Abdominal aortic aneurysm (AAA) open repair surgery

An abdominal aortic aneurysm (AAA) is a swelling in the aorta.

The aorta is the largest artery (blood vessel) in the body. It carries blood from the heart to the rest of your body. The abdominal aorta is in your tummy (abdomen).

An AAA can be life-threatening if we do not find it early.

When the aorta stretches, there is a risk of it bursting. The abdominal aorta is usually about 2cm wide. An aneurysm that is 5.5cm or larger might need treatment with surgery to stop it bursting.

You can read more about abdominal aortic aneurysms on the NHS website.

Preparing for surgery

We see you in a pre-assessment clinic to check that you are well enough for the surgery.

We give you information about:

  • if you need to stop any medicines or change the amount that you take (the dose)
  • stopping eating and drinking before your surgery
  • keeping well and improving your health before surgery

Read more about preparing for your open repair surgery.

How open repair surgery helps

Open repair surgery replaces the weak section of the aorta (the aneurysm) with a piece of manmade tubing (a graft). This operation is successful in most cases. The graft usually works well for the rest of your life.

Your surgeon only recommends this operation if they think that the risk of the aneurysm bursting is higher than the risk of having treatment.

Read more about having open repair surgery.

Recovering after surgery

Most people stay in hospital for 5 to 10 days, but everyone is different. You can leave hospital when this is safe.

You see a physiotherapist in hospital to help you get moving again.

Read more about what happens after surgery.

Other treatment

There is another operation for an AAA called an endovascular aneurysm repair (EVAR). This is a type of minimally invasive surgery called a keyhole procedure. The surgeon makes small cuts rather than a large cut to do the surgery. This means that it takes less time to recover.

However, if you have an open repair operation, you are less likely to need more surgery in the future than if you have an EVAR. You are also less likely to need regular CT scans in the long term.

The type of operation you have depends on your fitness, and the size, shape and position of your aneurysm. Your surgeon talks to you about the different operations at your appointment before surgery.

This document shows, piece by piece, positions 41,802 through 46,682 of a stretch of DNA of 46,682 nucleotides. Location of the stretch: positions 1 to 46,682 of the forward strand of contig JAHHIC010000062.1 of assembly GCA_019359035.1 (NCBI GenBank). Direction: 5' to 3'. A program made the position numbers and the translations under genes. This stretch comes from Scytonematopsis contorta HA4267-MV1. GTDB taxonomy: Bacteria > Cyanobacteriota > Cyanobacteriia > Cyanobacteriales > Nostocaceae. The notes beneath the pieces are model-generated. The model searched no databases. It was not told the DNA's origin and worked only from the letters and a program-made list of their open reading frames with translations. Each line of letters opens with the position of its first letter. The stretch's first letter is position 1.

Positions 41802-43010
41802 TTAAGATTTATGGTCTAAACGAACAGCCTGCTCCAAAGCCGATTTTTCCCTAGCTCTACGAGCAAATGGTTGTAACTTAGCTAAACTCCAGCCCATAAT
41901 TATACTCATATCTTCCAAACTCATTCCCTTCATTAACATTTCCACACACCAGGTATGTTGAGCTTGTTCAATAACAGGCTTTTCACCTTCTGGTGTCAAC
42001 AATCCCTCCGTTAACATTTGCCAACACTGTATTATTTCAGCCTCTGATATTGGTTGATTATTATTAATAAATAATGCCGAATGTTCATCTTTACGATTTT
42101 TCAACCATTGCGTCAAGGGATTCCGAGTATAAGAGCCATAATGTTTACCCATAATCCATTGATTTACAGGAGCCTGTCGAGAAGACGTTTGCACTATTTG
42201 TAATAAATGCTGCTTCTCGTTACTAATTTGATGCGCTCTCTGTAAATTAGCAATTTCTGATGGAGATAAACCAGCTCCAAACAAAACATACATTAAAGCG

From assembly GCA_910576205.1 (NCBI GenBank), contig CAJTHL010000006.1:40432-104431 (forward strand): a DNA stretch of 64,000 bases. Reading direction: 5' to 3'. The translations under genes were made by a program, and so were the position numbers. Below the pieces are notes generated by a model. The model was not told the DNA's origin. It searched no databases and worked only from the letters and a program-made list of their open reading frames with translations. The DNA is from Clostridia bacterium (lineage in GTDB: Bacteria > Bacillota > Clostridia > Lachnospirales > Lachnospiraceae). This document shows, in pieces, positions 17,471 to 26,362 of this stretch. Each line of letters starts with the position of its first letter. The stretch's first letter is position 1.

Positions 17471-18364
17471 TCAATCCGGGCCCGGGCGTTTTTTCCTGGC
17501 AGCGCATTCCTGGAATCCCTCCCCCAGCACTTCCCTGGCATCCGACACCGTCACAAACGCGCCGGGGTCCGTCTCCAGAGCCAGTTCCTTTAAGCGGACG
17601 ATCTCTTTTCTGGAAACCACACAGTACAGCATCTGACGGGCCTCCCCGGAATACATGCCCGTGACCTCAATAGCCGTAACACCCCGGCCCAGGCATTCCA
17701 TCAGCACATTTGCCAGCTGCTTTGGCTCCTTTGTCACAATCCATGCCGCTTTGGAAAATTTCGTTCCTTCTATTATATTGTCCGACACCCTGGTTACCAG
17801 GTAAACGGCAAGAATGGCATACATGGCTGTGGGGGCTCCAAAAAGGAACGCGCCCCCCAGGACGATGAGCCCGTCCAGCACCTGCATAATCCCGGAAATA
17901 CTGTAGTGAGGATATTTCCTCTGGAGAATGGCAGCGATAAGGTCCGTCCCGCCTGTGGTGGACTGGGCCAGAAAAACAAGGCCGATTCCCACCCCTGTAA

Risks of open repair surgery

As with any major operation, there are risks to having surgery and a general anaesthetic (a medicine that makes you sleep during surgery). For example, there is a risk of blood loss. If that happens, you might need a blood transfusion where we give you blood from someone else (a donor).

Read more about the risks of having an anaesthetic.

There are some possible risks after having open repair surgery.

  • A blood clot after surgery. We give you medicines to lower this risk. If you do get a blood clot, you will need to take tablets (warfarin) to thin your blood for 3 to 6 months.
  • Chest infection after surgery. If this happens, you might need antibiotics and physiotherapy. The risk of a chest infection is higher if you smoke.
  • Wound infection. This might need treatment with antibiotics. Serious infections are rare, but sometimes we need to clean the wound while you have an anaesthetic.
  • Graft infection. About 1 in 500 people can get a graft infection. This is serious and you usually need treatment to remove the graft or long-term antibiotics.
  • Fluid leak from wound. The wound in your groin sometimes fills with a fluid called lymph, which can leak between your stitches. This usually settles with time.
  • Erection problems (impotence). This might happen in men if we cut the nerves in the tummy during the operation. About 1 in 10 people get these problems.
  • Loss of circulation (blood supply) in the legs. If this happens, you might need more surgery.

These risks are rare, but it does mean that a very small number of people might not survive their operation or the time just after. Nearly 96 in every 100 patients make a full recovery.

Your surgeon talks to you about all possible risks and how they might affect you. Please ask your surgeon any questions.

Giving your permission (consent)

We want to involve you in decisions about your care and treatment. If you decide to have your procedure or treatment, we ask you to sign a consent form. This says that you agree to have the treatment and understand what it involves.  

If you would like more information about our consent process, please speak to a member of staff caring for you. 

Resource number: 2876/VER5
Last reviewed: July 2021
Next review due: July 2024

A list of sources is available on request.

Trusted Information Creator. Patient Information Forum

Contact us

If you have any questions, please contact the vascular specialist nurses.

Phone: 07825 503 902, Monday to Friday, 8am to 4pm.

Out of hours, please leave a message and a member of staff will return your call.

You can also contact your GP, NHS 111 or your hospital ward.

Do you have any comments or concerns about your care?

Contact our Patient Advice and Liaison Service (PALS)

Is this health information page useful?